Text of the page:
I would appreciate if you could contact me as a priority to confirm arrangements for the return of the [the company] vehicle. If [the applicant] fails to return the vehicle she may be considered as having refused a lawful and reasonable request which could give rise to a basis to terminate her employment…”

There was no reply from the applicant’s representative, however there were email exchanges between the applicant and the company; and 18 and 21 October 2019, two company employees attended the applicant’s residence and unsuccessfully attempted to retrieve the company vehicle.

The applicant was given an ultimatum by email directing the applicant:

“…to return the company vehicle by no later than 3:00 pm on 25 October 2019 [and] if you do not comply with this direction your continuing serious misconduct will result in your employment being terminated”.

The company texted the applicant alerting her to the email.

The applicant’s response was “[N]o worries I’ll see use [sic] in court”.

Finally, the applicant agreed that both the company vehicle and mobile phone could be collected from her residence on 4 November 2019 between 12.00-3.00 pm. Both were collected and both were damaged – the phone beyond repair.

Following the collection of the company’s property, the applicant sent abusive text messages to the company, including:

“How dare u bring u my f**king personal life u maggot c**t…F**king piece of s**t are U absolutely discust [sic] me…Might just get into ur [sic] personal life hey! Know a few people that will be able to help me out with a dog c**t like u…Want to talk me at fake sites…Yuck”.

Lawful Direction

The Deputy President concluding that:

“There could be no doubt that the direction to return the company vehicle was lawful and reasonable. An employer clearly has authority to give directions and expect them to be obeyed, subject to such directions being lawful and reasonable”.


In R v Darling Island Stevedoring and Lighterage Co Ltd; Ex part Halliday, (Darling Island Stevedoring) it was held:

“If a command relates to the subject matter of the employment and involves no illegality, the obligation of the servant to obey it depends at common law upon its being reasonable. In other words the lawful commands of an employer which an employee must obey are those which fall within the scope of the contract of services and are reasonable”.

The Full Bench in Briggs v AWH stated that the determination of whether an employer’s direction was a reasonable one did not involve an abstract or unconfined assessment as to the justice or merit of the direction. The employer therefore is not required to demonstrate that the ‘direction issued was the preferable or most appropriate course of action, or in accordance with “best practice”, or in the best interests of the parties’. Adopting the approach identified in Darling Island Stevedoring, the Full Bench cited Dixon J, quoting:

“But what is reasonable is not to be determined, so to speak, in vacuo. The nature of the employment, the established usages affecting it, the common practices which exist and the general provisions of the instrument, in this case an award, governing the relationship, supply considerations by which the determination of what is reasonable must be controlled”.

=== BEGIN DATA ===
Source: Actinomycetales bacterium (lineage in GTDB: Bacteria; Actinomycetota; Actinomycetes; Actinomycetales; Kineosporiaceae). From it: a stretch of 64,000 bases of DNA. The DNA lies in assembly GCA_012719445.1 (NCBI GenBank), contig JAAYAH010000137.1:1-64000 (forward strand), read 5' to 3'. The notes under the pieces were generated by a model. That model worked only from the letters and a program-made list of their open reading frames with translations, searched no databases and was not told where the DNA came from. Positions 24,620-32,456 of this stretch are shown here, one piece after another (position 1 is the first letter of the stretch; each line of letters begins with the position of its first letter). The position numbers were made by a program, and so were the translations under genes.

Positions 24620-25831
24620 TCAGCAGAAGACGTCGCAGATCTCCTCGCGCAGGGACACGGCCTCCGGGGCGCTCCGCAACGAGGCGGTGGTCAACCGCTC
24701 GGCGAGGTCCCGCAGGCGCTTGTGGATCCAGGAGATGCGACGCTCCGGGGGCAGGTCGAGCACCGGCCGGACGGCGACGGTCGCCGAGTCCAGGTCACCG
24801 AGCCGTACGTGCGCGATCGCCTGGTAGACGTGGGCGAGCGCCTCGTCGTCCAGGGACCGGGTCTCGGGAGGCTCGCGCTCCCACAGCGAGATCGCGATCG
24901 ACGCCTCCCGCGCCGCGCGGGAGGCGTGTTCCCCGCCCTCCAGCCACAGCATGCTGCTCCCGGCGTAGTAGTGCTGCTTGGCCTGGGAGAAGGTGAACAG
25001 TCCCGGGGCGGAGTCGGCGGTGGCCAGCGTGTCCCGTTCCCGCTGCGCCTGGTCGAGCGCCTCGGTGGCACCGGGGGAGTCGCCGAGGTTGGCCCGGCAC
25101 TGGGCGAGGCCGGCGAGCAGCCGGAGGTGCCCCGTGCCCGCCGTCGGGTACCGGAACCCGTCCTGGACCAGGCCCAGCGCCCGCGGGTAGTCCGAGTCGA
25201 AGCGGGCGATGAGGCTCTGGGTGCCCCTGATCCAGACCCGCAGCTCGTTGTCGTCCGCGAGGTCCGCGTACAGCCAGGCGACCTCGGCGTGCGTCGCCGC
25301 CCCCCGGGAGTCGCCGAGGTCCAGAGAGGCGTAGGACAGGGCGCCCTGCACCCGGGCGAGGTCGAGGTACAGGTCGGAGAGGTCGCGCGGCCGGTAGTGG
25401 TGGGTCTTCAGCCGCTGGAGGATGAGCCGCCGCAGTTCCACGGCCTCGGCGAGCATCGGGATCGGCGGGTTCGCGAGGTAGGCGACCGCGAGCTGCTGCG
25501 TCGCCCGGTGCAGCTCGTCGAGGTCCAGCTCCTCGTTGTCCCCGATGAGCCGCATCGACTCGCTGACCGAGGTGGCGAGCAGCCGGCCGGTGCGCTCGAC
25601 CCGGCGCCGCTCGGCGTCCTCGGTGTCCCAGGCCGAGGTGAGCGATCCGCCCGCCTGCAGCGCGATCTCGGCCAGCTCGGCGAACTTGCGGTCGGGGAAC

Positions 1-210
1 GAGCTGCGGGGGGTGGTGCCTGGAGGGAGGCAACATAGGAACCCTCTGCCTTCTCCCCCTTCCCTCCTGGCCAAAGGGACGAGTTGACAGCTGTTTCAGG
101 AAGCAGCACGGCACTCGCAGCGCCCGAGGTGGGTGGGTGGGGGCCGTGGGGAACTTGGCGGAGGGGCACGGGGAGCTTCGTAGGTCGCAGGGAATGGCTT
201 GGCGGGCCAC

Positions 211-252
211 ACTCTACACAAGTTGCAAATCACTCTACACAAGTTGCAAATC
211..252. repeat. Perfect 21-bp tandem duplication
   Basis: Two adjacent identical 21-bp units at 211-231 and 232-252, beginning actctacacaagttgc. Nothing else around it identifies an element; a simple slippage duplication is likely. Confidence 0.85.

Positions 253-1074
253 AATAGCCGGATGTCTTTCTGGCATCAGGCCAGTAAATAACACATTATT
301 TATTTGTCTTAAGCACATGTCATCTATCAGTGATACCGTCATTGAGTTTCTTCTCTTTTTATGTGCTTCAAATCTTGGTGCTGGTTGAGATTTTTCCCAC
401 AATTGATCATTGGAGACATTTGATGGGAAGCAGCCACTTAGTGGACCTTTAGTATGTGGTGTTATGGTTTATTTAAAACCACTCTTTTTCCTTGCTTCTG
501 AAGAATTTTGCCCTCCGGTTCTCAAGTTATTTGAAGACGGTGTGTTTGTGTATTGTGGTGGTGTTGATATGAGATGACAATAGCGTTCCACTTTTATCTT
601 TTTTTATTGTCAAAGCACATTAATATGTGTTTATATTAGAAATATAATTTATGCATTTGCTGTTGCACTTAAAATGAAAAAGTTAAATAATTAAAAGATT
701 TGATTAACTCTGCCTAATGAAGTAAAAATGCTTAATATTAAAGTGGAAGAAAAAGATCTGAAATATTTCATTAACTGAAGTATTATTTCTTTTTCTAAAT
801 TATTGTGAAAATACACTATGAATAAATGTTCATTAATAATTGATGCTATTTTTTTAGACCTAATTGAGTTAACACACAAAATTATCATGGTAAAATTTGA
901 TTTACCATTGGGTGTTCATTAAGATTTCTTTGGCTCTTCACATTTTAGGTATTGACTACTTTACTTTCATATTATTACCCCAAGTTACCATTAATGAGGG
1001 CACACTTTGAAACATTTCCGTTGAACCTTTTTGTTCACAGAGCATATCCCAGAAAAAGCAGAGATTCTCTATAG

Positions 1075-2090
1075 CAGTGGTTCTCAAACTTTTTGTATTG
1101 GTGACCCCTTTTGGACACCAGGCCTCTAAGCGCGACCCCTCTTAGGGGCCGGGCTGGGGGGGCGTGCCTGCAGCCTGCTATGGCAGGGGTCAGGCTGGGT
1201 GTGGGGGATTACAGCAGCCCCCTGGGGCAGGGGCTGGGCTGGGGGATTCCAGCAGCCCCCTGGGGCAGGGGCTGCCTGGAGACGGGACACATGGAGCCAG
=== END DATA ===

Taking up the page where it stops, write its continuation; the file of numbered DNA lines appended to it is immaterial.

The applicant’s employment contract

The terms of the applicant’s employment contract and the Vehicle Policy, clearly stipulated the circumstances in which a vehicle was provided, the obligations that fell upon the employee, and that ultimately the company retained sole discretion concerning the usage of the company vehicle whilst on leave. There was no compelling evidence adduced to support the assertion that the company vehicle formed part of the applicant’s employee entitlements (salary package), or that she had unfettered access and use of the company vehicle whilst on leave.

Common practice

The work carried out by the company’s employees required that the company provide them with vehicles, and it was common practice for the company to direct its employees to return the vehicles whilst on leave.

Notification of the reason and an opportunity to respond

The Deputy President provides an advisory that:

“At a general level, the case law makes it plain that when it comes providing an opportunity to respond, the process does not require any degree of formality, and that the requirement is to be applied in a common sense practical way in order to ensure that the employee is treated fairly.

“The Full Bench in Royal Melbourne Institute of Technology v Asher in citing a number of cases:

“Ordinarily, before being dismissed for reasons related to conduct or performance, an employee must be made aware of the particular matters that are putting his or her job at risk and given an adequate opportunity of defence. However, I also pointed out that the section does not require any particular formality. It is intended to be applied in a practical common-sense way so as to ensure that the affected employee is treated fairly. Where the employee is aware of the precise nature of the employer’s concern about his or her conduct or performance and has a full opportunity to respond to this concern, this is enough to satisfy the requirements of the section”.

Serious misconduct

The Deputy President’s decision considered the term “serious misconduct”’, stating that it does not operate as a fixed standard for the determination of the type of conduct by the employee which may warrant summary dismissal; citing Sharp v BCS Infrastructure Support Pty Limited, the Full Bench (in citing other decisions):